Catholicism struggles in Japan: More complex that mere secularism

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Dr. Jim Asher and his brother-in-law Sebastian Geraci after a fast train ride to Nagasaki.
Dr. Jim Asher and his brother-in-law Sebastian Geraci after a fast train ride to Nagasaki.

This is part three in a series of blogs from Dr. Asher’s trip to Japan. 

The reasons for failure of the faith to grow in Japan is actually more complex than mere secularism. The Japanese government lifted persecution in 1873, but mostly because of pressure from the West, particularly the U.S. government, who bluntly told Japan that enlightened nations did not persecute people for religious beliefs.

So although freedom of religion was practiced in Japan, there was a certain disdain for Catholics, because of the past history of governmental censure and no doubt, the fact that the government lifted persecution under pressure, not out of conviction. But Japan had devout examples of Christianity, perhaps most notable in the 20th century was Dr. Takashi Nagai, a brilliant scientist, radiologist, and convert to Catholicism.

On Nov. 23, 1945, Dr. Nagai gave a talk for those killed in the atom bomb attack the previous Aug. 9. “A Song for Nagasaki,” by Fr. Paul Glynn, S.M. relates, “…Nagai knew what to say to bandaged, limping, burn-disfigured and demoralized Catholics who gathered beside the shattered cathedral to assist at the Requiem Mass for their dead.”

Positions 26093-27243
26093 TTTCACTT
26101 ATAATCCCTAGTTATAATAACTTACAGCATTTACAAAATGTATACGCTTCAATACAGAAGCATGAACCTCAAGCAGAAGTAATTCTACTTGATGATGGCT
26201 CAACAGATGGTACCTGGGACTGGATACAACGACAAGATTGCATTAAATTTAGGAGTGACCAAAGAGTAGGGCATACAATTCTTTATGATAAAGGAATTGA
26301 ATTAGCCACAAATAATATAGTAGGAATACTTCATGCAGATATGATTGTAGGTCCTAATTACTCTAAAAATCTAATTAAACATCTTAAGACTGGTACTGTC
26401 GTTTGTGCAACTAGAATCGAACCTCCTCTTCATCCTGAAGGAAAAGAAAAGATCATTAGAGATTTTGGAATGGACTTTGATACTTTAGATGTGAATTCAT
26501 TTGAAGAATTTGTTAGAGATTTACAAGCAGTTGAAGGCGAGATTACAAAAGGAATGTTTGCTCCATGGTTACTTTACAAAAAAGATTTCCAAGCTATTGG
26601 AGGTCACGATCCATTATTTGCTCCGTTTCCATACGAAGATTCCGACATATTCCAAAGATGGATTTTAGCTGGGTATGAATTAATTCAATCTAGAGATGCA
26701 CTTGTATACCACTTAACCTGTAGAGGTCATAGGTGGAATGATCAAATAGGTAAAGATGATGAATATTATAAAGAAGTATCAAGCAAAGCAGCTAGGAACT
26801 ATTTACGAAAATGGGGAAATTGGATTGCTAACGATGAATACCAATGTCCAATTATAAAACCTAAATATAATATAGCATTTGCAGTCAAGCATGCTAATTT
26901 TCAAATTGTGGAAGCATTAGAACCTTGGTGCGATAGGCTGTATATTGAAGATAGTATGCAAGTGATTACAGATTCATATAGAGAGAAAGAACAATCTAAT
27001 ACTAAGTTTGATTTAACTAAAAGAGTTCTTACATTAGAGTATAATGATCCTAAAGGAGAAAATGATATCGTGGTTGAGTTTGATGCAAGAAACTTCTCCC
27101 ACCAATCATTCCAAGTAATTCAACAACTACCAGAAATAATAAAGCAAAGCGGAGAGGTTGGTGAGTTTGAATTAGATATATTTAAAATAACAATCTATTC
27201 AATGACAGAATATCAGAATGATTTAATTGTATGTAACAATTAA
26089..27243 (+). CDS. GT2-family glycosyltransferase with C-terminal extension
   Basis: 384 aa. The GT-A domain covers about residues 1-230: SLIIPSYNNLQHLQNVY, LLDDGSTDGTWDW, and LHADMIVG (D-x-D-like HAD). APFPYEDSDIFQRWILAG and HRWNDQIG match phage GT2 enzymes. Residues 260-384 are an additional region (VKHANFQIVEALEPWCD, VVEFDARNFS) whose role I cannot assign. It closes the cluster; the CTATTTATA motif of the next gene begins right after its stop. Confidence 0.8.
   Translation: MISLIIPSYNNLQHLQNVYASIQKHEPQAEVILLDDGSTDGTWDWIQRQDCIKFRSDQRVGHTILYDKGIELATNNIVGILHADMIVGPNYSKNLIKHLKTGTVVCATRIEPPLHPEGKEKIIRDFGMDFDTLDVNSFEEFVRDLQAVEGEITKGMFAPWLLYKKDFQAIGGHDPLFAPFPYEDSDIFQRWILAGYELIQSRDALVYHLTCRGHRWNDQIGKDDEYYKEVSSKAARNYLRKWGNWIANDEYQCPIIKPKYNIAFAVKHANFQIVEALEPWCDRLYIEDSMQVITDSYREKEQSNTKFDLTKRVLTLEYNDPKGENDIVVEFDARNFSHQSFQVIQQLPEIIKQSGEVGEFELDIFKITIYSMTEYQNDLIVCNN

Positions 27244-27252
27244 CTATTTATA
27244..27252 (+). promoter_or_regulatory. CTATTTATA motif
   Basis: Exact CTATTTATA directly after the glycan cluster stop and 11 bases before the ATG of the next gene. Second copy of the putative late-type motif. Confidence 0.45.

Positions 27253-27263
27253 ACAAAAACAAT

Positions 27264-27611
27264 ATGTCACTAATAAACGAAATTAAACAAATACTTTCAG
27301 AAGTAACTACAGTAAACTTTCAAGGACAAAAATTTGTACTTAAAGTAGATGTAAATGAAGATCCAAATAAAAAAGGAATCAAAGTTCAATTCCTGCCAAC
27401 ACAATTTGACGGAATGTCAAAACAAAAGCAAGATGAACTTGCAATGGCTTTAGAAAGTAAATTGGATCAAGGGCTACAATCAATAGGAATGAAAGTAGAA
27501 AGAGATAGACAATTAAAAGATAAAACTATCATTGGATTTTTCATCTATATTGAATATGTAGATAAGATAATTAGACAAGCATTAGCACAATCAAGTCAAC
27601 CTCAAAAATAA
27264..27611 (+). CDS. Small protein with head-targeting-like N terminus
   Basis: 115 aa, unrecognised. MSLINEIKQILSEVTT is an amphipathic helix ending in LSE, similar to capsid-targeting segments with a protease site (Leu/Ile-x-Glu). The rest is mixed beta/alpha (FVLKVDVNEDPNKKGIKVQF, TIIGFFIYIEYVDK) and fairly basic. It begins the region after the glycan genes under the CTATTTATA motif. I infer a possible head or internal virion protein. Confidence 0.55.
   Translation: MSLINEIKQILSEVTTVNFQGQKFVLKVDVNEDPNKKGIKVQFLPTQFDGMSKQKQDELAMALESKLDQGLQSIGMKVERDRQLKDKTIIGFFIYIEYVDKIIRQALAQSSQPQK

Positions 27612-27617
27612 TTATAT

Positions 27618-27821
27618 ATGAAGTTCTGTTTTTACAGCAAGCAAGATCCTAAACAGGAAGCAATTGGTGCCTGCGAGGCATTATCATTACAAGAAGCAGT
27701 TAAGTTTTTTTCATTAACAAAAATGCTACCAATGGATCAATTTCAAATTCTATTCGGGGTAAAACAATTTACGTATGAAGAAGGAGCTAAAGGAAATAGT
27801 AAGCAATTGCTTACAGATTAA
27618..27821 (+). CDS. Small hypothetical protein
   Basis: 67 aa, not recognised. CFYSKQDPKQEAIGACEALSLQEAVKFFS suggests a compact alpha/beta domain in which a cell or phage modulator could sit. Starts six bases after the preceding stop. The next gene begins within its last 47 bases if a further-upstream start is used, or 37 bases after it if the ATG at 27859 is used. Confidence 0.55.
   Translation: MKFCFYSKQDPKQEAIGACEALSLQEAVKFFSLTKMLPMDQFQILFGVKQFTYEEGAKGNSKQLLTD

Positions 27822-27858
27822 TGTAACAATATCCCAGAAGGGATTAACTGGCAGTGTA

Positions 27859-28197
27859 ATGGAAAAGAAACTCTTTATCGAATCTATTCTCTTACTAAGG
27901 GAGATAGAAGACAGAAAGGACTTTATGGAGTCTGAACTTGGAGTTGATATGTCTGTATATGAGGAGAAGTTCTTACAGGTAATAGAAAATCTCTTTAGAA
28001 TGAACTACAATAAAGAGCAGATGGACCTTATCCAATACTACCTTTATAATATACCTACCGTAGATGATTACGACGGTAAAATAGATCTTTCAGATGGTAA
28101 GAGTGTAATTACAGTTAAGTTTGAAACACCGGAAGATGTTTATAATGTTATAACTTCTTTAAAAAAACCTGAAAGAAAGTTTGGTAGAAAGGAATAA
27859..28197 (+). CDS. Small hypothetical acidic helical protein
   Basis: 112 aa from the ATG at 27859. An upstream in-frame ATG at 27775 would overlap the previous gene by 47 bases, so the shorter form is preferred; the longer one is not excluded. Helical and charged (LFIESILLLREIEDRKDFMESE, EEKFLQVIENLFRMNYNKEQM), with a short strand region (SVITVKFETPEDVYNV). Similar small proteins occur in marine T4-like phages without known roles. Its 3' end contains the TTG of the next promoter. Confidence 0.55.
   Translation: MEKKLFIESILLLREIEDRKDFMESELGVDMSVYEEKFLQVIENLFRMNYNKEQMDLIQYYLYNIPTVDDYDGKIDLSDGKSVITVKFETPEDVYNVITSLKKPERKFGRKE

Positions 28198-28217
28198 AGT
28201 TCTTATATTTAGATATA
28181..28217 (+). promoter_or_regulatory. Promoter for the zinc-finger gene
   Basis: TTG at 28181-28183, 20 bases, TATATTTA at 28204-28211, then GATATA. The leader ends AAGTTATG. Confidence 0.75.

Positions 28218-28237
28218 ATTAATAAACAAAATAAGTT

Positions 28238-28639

He noted the fact that the bomb had been destined for another city but clouds obscured it, so Nagasaki was chosen. Due to mechanical problems, the bomb was dropped very close to the cathedral. He went on, “Is there not a profound relationship between the annhilation of Nagasaki and the end of the war? Was not Nagasaki the chosen victim, the lamb without blemish, slain as a whole burnt offering on an altar of sacrifice, atoning for the sins of all nations during World War II?”

Some mourners reacted angrily, but came to understand. Nagai lost his wife and many people he loved in the  attack. He was injured himself and radiation poisoning would have killed him but for a miraculous healing he attributed to the intercession of Fr. Maximilian Kolbe. Fr. Kolbe had lived six years in Nagasaki, establishing his Marian monthly as the most read Catholic publication in Japan. He had returned to Poland in 1936, and was subsequently martyred by the Nazis.

Dr. Nagai died of leukemia in 1951, but his influence on the nation  was profound. Bedbound the last six years of his life, he wrote many books, and a movie was made of his life that was immensely popular in Japan, “Bells of Nagasaki.”

Alas, I suspect by now much of Dr. Nagai has been forgotten by a nation that is so competitive and eager for material well-being, a nation very much like us in so many unfortunate ways.

Tomorrow we visit the 26 Martyrs Museum, Fr. Kolbe’s still-maintained office, and the first Catholic church built after Commodore Perry forced Japan to open itself in 1853.

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